Karim Ouelhaj draws on the unsolved case of the Butcher Of Mons for her macabre fourth feature
Dir/scr: Karim Ouelhaj. Belgium. 2022. 100mins
The case of the Butcher of Mons, a serial killer who slaughtered and dismembered a number of women and left parts of their bodies in bin bags by the road side between 1996 and 1997, was never solved. And while this failure was a blow to the family members and to Belgian law enforcement, it offers an opportunity for the writer and director Karim Ouelhaj. Megalomaniac takes the Butcher as a jumping off point for a film which spirals into grisly fantasy and macabre scenes of madness and cruelty. But while it’s undoubtedly an effectively nasty horror picture, linking this inventively unpleasant scenario to an actual case which claimed the lives of five women is perhaps in questionable taste.
The film’s malevolent ambience makes it a compelling watch, even when the plot has lost its last semblance of logic
But then good taste is not high on the list of priorities of film which kicks off with a birth scene so blood-drenched that it at first seems like a torture sequence. And audiences that prefer their films to unfold against a backdrop so unsavoury that even the air looks somehow filthy will find their appetites whetted and their stomachs curdled by Ouelhaj’s take on the Butcher’s legacy. It’s the fourth feature from Ouelhaj, who won several prizes including Best Short at the Brussels International Festival of Fantasy Film for his 30 minute horror L’Oeil Silencieux. Further festival screenings seem likely following it Fantasia premiere, particularly at genre events and in midnight slots. And Megalomaniac could find a home with specialist distributor, either in theatres on a streaming platform; the film has sold to several major territories including Japan and Germany.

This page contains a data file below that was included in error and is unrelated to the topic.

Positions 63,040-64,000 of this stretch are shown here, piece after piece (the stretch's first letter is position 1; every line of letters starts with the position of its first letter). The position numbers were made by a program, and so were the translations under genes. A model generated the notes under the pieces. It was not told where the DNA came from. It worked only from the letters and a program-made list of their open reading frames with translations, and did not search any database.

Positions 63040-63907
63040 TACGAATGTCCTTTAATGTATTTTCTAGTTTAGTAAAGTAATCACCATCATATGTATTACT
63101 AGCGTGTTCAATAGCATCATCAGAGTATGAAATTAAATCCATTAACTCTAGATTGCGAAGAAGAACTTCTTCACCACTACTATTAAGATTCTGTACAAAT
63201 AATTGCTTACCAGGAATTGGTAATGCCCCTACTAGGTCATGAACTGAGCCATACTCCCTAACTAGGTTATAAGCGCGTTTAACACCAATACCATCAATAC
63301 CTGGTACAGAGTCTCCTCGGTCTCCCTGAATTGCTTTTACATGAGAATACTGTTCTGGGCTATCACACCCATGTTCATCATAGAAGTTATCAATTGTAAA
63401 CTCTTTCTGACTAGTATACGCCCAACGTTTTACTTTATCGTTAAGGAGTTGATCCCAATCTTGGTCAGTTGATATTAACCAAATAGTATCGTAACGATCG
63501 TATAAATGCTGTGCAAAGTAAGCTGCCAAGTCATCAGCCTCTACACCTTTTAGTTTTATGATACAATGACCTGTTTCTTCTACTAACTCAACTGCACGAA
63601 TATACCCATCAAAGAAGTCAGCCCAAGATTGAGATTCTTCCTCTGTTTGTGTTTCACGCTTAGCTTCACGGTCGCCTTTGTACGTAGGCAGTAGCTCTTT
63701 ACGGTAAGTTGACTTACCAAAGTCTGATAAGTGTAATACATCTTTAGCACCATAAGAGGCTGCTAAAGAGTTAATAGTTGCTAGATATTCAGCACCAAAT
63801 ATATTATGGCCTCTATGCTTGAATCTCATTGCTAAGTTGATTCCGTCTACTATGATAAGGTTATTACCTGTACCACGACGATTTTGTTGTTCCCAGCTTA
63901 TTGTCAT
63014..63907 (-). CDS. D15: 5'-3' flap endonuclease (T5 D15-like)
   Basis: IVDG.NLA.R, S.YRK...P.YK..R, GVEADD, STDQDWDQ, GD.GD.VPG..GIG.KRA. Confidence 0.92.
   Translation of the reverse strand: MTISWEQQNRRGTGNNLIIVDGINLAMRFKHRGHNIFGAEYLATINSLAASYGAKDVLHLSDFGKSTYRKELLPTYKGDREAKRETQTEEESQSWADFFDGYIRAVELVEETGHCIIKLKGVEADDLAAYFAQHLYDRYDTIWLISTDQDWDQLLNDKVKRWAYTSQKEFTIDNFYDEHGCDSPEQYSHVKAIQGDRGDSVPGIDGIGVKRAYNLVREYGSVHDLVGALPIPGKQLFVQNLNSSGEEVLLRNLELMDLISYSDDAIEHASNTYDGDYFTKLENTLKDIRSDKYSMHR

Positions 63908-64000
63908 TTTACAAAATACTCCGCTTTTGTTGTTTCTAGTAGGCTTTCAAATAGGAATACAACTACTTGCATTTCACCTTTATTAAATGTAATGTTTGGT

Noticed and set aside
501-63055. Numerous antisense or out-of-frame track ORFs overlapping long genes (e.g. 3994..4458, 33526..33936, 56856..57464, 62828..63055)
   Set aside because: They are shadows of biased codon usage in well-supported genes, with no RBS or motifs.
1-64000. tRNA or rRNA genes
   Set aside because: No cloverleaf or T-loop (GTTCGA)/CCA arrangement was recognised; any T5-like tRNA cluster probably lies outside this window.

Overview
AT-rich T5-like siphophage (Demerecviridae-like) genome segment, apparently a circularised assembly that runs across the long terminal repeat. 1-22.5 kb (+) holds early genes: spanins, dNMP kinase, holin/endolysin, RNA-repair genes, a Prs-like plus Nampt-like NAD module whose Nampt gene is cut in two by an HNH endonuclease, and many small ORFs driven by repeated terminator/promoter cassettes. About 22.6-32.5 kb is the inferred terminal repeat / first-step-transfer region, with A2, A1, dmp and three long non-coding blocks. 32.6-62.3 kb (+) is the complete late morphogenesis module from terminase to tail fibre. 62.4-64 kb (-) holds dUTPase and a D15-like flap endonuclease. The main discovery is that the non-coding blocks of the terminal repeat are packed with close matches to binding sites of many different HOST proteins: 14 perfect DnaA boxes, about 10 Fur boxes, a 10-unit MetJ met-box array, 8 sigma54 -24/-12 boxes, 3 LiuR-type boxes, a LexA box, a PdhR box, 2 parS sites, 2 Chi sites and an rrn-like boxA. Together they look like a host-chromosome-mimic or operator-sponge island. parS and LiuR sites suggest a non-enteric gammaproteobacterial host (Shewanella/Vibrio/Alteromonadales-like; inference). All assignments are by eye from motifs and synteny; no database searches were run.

The Butcher himself is a peripheral presence in this picture which imagines that he had two children, Felix (Benjamin Ramon) and Martha (Eline Schumacher), deeply damaged siblings who both, in their own way, are part of their father’s legacy. Felix, waxy-skinned and devoid of eyebrows, has taken over his father’s extracurricular activities, praying on solitary women and carving them up. He and Martha share a house – a huge groaning mausoleum of a place which seems to be stained by the horrors that it has witnessed over the years.
Martha, meanwhile, is equally troubled but more complex. She has multiple personalities, one of which may or may not be Felix. At her menial job as a night shift cleaner in a factory, Martha is the victim of abuse which escalates to rape. But she is also the perpetrator of sickening cruelties meted out on a young woman that she keeps chained up, as a kind of pet. Schumacher gives an impressively slippery performance which morphs between hapless weakling and something harder and altogether more feral.
With production design which favours a palette of ominous murk, accessorised by plenty of anguished taxidermy, and camerawork which creeps like a slowly spreading damp patch, the film maintains an atmosphere of prickling discomfort. And its this, the film’s malevolent ambience, which makes it a compelling watch even when the plot has lost its last semblance of logic to the engulfing madness that is the family curse.
Production company: Okayss
Producer: Nicolas George
Cinematography: François Schmitt
Editing: Karim Ouelhaj
Music: Gary Moonboots, Simon Fransquet
Main cast: Benjamin Ramon, Eline Schumacher, Hélène Moor, Karim Ouelhaj, Pierre Nisse, Raphaelle Bruneau, Wim Willaert